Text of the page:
Cherokee National Forest
Early spring offers the first glimpse of wildflowers in the Cherokee National Forest and the Tennessee Overhill. That’s when trees begin to bud and wildflowers begin to peep up through the forest floor. In March and April the region erupts with bloodroot, fire pink, trillium, and crested dwarf iris while redbuds and dogwoods shed white and purple blooms across the Overhill. Flowering is generally 6-8 weeks later at higher elevations, so you can follow spring up the mountains.
These treasures can be seen from hiking trails that wind deep into the forest or along paved highways and scenic byways. Viewing Information: Wildflowers bloom beginning at the lowest elevations in March and continue until autumn arrives in the high country. Start along the valleys and lower slopes of the Hiwassee and Tellico rivers, then explore a little higher each week until you make it to the top of the Cherohala Skyway. For fall, reverse the plan – start at the higher elevations then work your way to the lowlands.
Doc Rogers Fields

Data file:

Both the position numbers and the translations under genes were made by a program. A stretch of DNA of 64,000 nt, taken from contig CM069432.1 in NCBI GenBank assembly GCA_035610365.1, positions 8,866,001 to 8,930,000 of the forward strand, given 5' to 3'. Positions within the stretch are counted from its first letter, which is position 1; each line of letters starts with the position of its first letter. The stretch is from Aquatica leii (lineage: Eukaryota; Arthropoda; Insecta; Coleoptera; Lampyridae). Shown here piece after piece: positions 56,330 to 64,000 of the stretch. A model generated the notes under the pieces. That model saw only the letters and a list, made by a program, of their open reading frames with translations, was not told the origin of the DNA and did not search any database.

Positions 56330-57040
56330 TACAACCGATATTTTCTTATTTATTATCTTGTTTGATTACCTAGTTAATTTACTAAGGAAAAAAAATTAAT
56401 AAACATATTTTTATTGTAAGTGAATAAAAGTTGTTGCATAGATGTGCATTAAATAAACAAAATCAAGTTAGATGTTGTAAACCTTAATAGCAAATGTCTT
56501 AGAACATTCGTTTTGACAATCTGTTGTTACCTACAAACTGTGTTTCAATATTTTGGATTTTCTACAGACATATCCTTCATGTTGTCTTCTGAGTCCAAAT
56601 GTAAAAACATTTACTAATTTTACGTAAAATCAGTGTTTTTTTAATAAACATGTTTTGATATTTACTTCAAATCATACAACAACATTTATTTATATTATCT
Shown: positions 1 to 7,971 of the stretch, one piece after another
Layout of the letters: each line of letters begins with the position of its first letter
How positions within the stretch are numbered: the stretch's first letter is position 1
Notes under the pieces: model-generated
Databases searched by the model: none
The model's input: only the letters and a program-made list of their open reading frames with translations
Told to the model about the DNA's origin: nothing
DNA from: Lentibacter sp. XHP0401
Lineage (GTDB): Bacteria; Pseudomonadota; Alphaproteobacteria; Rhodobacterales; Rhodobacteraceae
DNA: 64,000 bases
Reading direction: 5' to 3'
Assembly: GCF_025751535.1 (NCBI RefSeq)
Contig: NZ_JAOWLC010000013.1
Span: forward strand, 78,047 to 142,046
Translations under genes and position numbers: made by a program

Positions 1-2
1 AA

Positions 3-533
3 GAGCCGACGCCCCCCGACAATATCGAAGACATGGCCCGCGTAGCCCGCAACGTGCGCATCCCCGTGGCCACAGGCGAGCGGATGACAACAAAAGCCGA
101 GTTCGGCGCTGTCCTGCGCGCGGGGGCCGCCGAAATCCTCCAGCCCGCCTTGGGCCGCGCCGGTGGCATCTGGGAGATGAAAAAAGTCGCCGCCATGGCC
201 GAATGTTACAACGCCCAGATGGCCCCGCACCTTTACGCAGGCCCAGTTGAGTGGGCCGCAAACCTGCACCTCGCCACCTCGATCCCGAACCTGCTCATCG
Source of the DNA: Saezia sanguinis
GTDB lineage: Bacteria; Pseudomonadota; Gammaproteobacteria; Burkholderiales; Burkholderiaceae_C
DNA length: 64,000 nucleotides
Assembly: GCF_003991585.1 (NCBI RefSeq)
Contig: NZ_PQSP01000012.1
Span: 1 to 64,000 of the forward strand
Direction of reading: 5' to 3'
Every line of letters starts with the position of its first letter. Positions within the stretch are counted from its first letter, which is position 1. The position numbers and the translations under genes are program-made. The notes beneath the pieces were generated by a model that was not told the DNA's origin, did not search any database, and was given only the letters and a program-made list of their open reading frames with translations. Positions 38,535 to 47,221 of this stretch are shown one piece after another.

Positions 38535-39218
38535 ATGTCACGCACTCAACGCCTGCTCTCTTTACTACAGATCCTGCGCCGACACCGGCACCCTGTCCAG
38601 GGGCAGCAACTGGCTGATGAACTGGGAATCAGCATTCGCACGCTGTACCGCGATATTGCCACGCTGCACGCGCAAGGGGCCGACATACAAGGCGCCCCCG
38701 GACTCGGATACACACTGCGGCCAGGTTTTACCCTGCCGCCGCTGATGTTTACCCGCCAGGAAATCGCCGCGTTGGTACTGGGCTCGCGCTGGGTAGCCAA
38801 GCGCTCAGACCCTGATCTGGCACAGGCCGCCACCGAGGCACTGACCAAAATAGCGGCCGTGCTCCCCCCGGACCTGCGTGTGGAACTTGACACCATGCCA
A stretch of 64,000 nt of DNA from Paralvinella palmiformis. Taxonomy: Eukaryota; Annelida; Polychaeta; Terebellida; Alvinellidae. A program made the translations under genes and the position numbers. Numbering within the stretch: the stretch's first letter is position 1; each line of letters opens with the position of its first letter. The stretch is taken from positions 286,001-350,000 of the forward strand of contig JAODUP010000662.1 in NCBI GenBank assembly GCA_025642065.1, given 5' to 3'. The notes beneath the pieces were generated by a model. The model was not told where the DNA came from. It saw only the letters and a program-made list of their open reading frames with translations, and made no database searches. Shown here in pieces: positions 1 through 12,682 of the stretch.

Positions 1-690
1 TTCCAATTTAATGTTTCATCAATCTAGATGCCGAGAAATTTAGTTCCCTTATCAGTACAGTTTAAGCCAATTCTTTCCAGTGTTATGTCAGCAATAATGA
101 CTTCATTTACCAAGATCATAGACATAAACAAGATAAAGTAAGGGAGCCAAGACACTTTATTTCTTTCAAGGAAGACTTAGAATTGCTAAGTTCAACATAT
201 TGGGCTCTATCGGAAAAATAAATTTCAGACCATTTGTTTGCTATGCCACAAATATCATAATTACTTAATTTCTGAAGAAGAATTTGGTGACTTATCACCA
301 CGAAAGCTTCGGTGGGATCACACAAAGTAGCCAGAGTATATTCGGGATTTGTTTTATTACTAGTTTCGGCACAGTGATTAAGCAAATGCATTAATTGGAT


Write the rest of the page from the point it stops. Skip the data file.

Located in the Cherokee National Forest, just off Hwy. 68 and the Joe Brown Hwy., at Coker Creek, TN. The fields are an historic farm field next to Coker Creek that is now planted with native, warm weather grasses. Here you can glimpse the kind of grasses that once grew in abundance in the Overhill before cultivation. Stop by the Coker Creek Welcome Center for more information.
Important Reminder: Folks visiting the Cherokee National Forest should not pick or dig up flowers and plants. Due to the increasing numbers of people digging plants from the wild, we are losing a great number of plant species; gene pools are becoming smaller and some species are becoming endangered. Scientists have discovered many wild plants are mutually dependent on other plants in the area and cannot live without the other. So remember take a picture, instead of picking flowers. They’ll last longer and everyone can enjoy the wildflowers for years to come.